It's one of the oldest scenes in the `Horror' repertoire; a spider's web brushing a passing face! But spiders and their webs have been around longer than humans have been afraid of them. Today, most spiders' webs are coated in a sticky glue to ensnare flies and other victims. But a few ancient species stuck to an older, drier alternative. They produce cribellar threads;thousands of minute filaments coating a supporting thread that snag insects by their setae, like Velcro hoops over loops. Remarkably, the silk also sticks to glass and metal sheer surfaces through van der Waals molecular forces. But not all dry webbed spiders produce the same types of microscopic fibril. Some species produce lumpy fibrils, while the most ancient member of the cribellar family, the rare Hypochilidae, produce smooth fibrils. Intrigued by the differences between both types of silk, Brent Opell and his student Anya Hawthorn noticed that the lumpy fibre's adhesive properties improved under damp conditions, while the smooth fibres didn't. Wondering whether the knobbly fibres picked up water and adhered through hygroscopic forces, the team modelled the fibre's adhesive qualities under dry and damp conditions(p. 3905).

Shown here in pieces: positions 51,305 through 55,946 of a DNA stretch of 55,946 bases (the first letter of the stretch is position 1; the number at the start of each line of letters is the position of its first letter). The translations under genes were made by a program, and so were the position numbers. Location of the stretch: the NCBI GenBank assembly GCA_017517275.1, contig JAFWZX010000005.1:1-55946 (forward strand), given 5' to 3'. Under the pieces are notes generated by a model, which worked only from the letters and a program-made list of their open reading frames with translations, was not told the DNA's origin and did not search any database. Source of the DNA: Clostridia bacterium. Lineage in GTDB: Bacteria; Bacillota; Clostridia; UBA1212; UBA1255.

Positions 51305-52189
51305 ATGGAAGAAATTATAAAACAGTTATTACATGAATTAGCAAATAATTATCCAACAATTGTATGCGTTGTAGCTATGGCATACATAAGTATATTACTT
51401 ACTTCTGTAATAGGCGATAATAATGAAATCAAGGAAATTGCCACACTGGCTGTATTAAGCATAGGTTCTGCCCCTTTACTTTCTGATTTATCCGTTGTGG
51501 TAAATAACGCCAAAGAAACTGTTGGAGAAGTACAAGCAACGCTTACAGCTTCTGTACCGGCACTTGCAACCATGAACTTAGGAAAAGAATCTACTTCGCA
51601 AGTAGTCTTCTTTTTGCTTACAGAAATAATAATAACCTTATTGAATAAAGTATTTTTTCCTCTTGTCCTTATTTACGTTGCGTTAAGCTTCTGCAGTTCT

First they needed fresh spider silk, but Hypochilus refused to spin its smooth fibred webs in the lab, even though Hawthorn and Opell built them cosy cliffs to make their homes on. So the team headed south to the spider's home in North Carolina to gather the unusual silk. Fortunately, Hyptiotes was more cooperative, contented to construct their knobbly silk webs in plastics boxes in the lab.
With a steady supply of web silk, the team began measuring both fibres'stickiness as the humidity rose. Although the `sticky-o-meter' was straightforward to use in the field, operating it inside a humidity-controlled chamber was tedious, but Hawthorn persevered. As the humidity rose, the knobbly silk became stickier, while Hypochilus' remained the same.
But was the increased stickiness due to humidity, or some other physical property? Hawthorn and Opell modelled the effects of van der Waals and hygroscopic forces on the smooth and lumpy silks. After measuring the area of both fibres that pealed away from the sticky-o-meter's plate, and calculating the resulting van der Waals and hygroscopic forces, the team realised that the increased humidity was giving Hyptiotes the sticky edge.
Which probably gives Hyptiotes the mechanical edge too. When the conditions are right, their silk becomes stickier by freeloading on the moist fibre's hygroscopic attachment. But if Hypochilus want to increase their threads' stickability, they have to coat their threads with more smooth fibrils, at a significant metabolic cost. Which probably explains why most dry webbed spiders have upgraded to hygroscopic knobbly fibres as a low-cost alternative adhesive, leaving the Hypochilidae as the sole surviving link to the spiders' silky past.